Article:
The Grid: Analysis of Selling Strategies

17 Apr

Well, Changemakers, here’s one of my favorite techniques from the sales books I’ve been reading. Though I’ve forgotten the title and author, one of them concerned a new way to look at the assumptions governing both salesman and customer behavior. This is based on a pair of graphs: two graphs, one representing the salesman and one representing the customer, each using the same scale.

The Sales Grid

Here, we look at a graph of all the different ways a salesman can look at sales. The grid is laid out on two axes: the horizontal, representing the salesman’s concern for making the sale; and the vertical, showing the concern for the customer. Each axis is measured on a scale from one to nine. While there are a near infinite number of combinations here, we will only look at five, residing at the (1,1), (1,9), (9,1), (5,5), and (9,9) points.

The Sales Grid: where are you?

The Sales Grid: where are you?

Take it or Leave it

This salesman is absolutely careless, not in lack of attention, but lack of emotional investment. They care neither for the customer nor the sale, leaving little reason to put much effort in the sale. Regardless of the situation, this salesman is unlikely to provide value for himself, the customer, or the company.

Pushover Salesman

Here, the salesman is consumed with caring for the customer and their feelings. Their sales style is filled with flattery, concessions, and attempts at ensuring the customer thinks well of them. They even view sales less about selling products as selling themselves. While this salesman may possibly make more sales than (1,1) or (9,1), they rarely will actually benefit the customer, and it is even less likely to benefit the company.

Hardball Salesman

This sales style is full of distrust of, and contempt for, the customer. They believe that the customer must always be bullied into a sale, and any compromises are losses. This salesman may make a sale, but their unnecessarily tough tactics make it unlikely, and they will rarely benefit the customer or ensure repeat purchases.

Technique Salesman

Based on equal concern for the customer and the sale, this salesman bases his sales on selling techniques. In an effort to half-help both in a false compromise, they rely on proven techniques and processes to make a sale. In all the strategies mentioned so far, this one is most likely to ensure repeat purchases, and has the best set of sales ethics associated with it.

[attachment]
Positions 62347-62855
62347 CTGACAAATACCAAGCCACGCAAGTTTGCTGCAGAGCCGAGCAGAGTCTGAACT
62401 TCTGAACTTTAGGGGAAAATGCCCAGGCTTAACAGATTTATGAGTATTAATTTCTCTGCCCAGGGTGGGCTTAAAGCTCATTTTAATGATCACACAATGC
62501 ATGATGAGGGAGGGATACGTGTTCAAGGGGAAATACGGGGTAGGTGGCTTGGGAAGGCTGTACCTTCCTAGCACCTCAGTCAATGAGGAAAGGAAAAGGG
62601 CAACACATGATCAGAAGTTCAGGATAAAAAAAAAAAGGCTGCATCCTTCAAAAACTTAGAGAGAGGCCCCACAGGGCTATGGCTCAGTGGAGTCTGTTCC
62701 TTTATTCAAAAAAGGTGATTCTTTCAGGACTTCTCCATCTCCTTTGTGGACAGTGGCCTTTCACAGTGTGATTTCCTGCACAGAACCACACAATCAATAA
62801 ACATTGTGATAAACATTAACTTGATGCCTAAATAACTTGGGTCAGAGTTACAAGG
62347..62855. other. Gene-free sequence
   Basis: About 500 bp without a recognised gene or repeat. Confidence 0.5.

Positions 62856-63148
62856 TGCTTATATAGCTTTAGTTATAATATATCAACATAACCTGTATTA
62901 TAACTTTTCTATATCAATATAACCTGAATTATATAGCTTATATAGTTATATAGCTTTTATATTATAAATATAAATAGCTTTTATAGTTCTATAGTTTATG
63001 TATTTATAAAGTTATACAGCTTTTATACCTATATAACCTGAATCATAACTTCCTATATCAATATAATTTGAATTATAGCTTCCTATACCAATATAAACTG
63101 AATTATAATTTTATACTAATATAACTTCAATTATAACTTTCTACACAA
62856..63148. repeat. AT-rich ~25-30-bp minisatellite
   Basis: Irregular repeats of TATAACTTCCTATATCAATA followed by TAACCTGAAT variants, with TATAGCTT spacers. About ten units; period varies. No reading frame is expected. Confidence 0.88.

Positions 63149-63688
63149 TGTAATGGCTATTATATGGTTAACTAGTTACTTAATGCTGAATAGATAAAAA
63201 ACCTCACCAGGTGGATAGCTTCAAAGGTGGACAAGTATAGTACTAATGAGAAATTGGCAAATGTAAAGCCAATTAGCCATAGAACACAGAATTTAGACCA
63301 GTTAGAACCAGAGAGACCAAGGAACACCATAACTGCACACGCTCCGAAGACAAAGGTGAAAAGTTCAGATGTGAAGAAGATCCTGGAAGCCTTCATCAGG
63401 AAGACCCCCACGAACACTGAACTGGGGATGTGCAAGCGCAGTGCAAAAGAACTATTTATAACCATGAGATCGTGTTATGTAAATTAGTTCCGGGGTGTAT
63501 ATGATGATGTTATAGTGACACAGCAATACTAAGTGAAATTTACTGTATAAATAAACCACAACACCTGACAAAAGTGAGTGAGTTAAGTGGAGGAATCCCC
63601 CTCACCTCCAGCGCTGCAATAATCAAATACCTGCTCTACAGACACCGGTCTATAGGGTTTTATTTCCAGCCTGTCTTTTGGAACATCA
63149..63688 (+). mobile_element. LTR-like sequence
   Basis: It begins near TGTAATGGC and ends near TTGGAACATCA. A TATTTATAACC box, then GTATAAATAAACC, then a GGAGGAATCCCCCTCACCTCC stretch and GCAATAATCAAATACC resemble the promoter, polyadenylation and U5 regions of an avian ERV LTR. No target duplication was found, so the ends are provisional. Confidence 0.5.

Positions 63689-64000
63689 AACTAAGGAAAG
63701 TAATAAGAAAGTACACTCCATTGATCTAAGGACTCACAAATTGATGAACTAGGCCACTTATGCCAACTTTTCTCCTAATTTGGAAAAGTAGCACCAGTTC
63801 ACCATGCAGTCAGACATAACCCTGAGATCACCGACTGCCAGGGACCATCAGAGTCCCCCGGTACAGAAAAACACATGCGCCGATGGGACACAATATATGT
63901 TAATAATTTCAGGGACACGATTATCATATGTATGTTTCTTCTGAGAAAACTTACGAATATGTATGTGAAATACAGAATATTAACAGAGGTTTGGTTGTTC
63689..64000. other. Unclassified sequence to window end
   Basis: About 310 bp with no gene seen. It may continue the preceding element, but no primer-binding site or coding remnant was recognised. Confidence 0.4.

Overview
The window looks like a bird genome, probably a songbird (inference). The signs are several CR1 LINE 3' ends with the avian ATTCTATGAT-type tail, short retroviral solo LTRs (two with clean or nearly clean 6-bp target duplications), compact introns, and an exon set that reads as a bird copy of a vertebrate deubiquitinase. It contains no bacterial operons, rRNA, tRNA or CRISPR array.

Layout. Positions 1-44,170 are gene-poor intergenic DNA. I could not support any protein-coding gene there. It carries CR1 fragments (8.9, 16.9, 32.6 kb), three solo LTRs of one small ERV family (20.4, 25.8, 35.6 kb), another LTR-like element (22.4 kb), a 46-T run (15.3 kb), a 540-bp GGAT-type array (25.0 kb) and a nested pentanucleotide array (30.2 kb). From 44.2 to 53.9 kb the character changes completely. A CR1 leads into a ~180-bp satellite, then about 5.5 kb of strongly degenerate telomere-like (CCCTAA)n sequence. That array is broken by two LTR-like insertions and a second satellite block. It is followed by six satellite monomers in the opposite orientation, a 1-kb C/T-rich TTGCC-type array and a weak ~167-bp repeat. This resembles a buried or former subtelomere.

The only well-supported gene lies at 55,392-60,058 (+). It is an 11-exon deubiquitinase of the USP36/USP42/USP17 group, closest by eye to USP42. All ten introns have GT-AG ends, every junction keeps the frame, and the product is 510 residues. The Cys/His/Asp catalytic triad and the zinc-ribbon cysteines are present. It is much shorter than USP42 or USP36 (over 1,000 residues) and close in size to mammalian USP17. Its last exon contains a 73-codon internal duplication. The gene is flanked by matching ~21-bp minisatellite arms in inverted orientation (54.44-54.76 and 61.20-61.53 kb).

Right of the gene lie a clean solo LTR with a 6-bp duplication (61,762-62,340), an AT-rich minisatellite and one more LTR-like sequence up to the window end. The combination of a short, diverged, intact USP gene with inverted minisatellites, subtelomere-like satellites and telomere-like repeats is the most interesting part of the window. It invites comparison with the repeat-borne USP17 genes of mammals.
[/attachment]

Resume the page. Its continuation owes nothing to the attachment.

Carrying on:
Solutions Salesman

Just as the Pushover Salesman bases his sales on selling himself, the Solutions Salesman bases his sales on selling Solutions. They believe in their heart that there is a possibility for a supreme Win-Win, where both the customer and company gets everything they need. The Solutions Salesman still uses some well-known techniques, like capitalizing on objections and soft closes, but bases most actions on on-the-moment growths from his Solutions mentality. This mentality succeeds against all customer mentalities, and helps customer and company with equal effectiveness.

The Customer Grid

The Customer Grid: Where is your buyer?

The Customer Grid: Where is your buyer?

Each of these positions roughly corresponds to the same point on the Sales Grid. For example, the Avoidance Customer (1,1) despises salesmen and purchases alike. When confronted with a salesman, they make make a hasty purchase just to get rid of the perceived assailant. The Pushover Customer (1,9) will do anything to make the salesman approve of him, while the Defensive Customer (9,1) distrusts all salesmen, and pushes his own opinions relentlessly (often doing themselves a disservice in the process). A Reputation Customer (5,5) understands that the best compromise is to base purchases on the information about the company gathered from outside sources, but the Solutions Customer (9,9) sees that a Solution exists where both salesman and customer are satisfied.

These grids allow for two keen advantages: one, self-diagnosis as a salesman, which allows us to focus our self-development efforts; and, more importantly, analysis of the customer’s mentality and the choice of appropriate sales style. There is a general rule suggested by the second use of the grids:

Given a customer style on the customer grid, the salesman is most likely to profit with any strategy that is closer to the (9,9) point than the customer.

That is, if the customer is a Pushover, the salesman would do well to value the customer just as much as the customer values him, but emphasize the goals of the company so as to do the employers and salesman justice. A Defensive Customer is put at rest when the salesman cares as much for the purchase as they do, but is willing to listen to their needs. Obviously, the best possible position to take for any customer is the (9,9) Solutions Strategy, but assuming that few salesmen are able to consistently uphold this strategy, this rule allows the salesman to always mount a successful reprisal to each customer style.

Where are you on the Sales Grid? As a customer, where are you on the Customer Grid, and how will you benefit from moving towards being a Solutions Customer?


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